Controlling the physical microenvironment of cells with microfluidics for studying mechanically regulated cellular behaviors
Advancements in the microtechnology in the last two decades allowed researchers to develop automated, high-throughput, and multifunctional experimental tools that enable novel experimental paradigms that would not be possible otherwise. In this dissertation, I will investigate three microfluidic systems that can be used to precisely control the physical environment around the cells for the investigation of the role of mechanical cues in regulating cellular behaviors. First, I will present a new microfluidic system that can stimulate hundreds of fruit fly embryos with precise mechanical compression for detecting mechanically regulated proteins during development. Second, I will enhance the scope of this work by introducing a novel microfluidic device that can mechanically stimulate adherent cells with various physiologically relevant shear stress modalities chiefly for the investigation of the role of blood flow dynamics in arteriovenous malformations. Thid, by taking quite the opposite approach, I will show the use of microfluidics to eliminate all the fluidic drag forces acting on non-adherent cells in order to reveal the chemotactic and chemokinetic behaviors of immune cells carried out solely by cellular locomotion. Lastly, I will discuss my efforts in developing a more reliable microfabrication approach that in-volves the copying of the master molds into robust polycarbonate molds which, in turn, enables microfluidic molds to be multiplied, combined, and used for longer time periods.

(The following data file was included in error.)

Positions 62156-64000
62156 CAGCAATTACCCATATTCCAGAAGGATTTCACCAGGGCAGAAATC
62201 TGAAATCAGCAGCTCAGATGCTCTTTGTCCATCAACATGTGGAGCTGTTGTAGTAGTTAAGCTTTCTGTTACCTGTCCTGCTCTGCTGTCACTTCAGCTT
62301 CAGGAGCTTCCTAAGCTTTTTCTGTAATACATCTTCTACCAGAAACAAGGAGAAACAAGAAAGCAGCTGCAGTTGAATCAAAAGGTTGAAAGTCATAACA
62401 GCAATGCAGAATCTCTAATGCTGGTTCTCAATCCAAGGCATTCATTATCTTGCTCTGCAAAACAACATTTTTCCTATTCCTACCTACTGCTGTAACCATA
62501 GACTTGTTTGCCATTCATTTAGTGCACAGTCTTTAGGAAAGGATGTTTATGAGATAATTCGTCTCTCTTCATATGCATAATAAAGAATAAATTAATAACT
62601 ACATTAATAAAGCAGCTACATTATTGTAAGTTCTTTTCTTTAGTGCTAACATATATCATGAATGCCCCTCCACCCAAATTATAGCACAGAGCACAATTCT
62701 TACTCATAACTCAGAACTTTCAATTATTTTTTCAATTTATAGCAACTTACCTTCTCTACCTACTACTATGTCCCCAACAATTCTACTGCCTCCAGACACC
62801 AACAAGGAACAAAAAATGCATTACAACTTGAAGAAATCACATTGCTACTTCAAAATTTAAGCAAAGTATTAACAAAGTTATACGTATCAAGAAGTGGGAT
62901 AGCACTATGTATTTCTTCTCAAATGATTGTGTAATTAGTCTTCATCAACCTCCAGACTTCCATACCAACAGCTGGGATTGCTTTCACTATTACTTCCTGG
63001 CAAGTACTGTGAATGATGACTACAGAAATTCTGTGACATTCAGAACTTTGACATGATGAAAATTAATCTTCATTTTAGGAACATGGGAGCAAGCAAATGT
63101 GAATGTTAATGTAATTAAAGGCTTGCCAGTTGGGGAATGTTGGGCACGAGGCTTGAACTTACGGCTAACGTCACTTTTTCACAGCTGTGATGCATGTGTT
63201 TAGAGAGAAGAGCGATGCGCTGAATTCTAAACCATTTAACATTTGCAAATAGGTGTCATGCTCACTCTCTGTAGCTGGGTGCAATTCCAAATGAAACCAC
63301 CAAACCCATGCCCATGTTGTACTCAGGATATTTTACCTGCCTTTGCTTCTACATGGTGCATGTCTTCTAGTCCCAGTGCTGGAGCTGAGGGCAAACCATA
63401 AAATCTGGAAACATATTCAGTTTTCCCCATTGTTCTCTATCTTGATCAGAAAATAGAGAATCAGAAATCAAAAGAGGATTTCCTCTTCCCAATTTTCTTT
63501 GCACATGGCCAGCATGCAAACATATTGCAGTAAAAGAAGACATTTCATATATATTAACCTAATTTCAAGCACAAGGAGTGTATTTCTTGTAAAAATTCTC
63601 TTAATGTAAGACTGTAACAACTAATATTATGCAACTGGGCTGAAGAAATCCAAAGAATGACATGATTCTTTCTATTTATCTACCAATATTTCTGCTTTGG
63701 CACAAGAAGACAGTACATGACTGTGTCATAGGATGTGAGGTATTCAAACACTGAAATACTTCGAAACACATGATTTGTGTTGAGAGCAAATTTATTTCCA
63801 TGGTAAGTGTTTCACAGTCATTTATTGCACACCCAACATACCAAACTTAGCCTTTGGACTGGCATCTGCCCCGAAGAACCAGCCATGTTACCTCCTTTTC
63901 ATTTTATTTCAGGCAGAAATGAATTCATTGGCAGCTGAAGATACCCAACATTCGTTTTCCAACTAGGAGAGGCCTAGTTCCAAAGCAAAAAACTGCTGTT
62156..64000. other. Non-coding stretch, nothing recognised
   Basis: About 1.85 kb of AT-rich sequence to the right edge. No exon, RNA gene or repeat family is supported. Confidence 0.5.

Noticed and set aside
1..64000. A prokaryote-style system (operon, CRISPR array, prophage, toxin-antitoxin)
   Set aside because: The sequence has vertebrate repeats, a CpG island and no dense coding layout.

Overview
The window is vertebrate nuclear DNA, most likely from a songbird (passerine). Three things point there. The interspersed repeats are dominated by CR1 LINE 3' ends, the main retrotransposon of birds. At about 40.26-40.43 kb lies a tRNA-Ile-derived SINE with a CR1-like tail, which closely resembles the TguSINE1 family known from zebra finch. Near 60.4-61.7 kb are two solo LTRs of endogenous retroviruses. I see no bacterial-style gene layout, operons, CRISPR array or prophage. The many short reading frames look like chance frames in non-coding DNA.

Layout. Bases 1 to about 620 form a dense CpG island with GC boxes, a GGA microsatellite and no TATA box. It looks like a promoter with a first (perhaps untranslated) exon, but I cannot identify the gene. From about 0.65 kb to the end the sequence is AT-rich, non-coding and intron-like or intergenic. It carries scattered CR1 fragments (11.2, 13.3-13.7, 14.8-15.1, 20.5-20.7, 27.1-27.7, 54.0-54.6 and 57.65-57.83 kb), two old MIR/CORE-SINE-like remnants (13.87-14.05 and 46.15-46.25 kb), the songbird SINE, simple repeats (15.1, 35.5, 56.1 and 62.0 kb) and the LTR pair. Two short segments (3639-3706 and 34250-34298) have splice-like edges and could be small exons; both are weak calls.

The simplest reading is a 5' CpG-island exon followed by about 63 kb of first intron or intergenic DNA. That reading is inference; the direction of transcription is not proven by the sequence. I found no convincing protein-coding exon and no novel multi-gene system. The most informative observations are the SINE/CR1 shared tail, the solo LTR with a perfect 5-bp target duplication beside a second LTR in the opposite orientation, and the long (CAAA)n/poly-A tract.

Short Bio
Utku M. Sönmez is currently a postdoctoral fellow at University of California San Diego and Scripps Institute working with Darren Lipomi and Ardem Patapoutian (winner of Nobel Prize in Medicine 2021). His research focuses on developing and employing microtechnological tools for mechanobiology research. He uses these tools to study how mechanical cues regulate biological systems at cellular and subcellular levels. His research led to 6 first-author research papers, 2 journal covers, 2 US patents and various conference awards. He received his B.S. degree in Mechanical Engineering from Istanbul Technical University and his M.S. degree in Biomedical Engineering and his PhD in Mechanical Engineering from Carnegie Mellon University.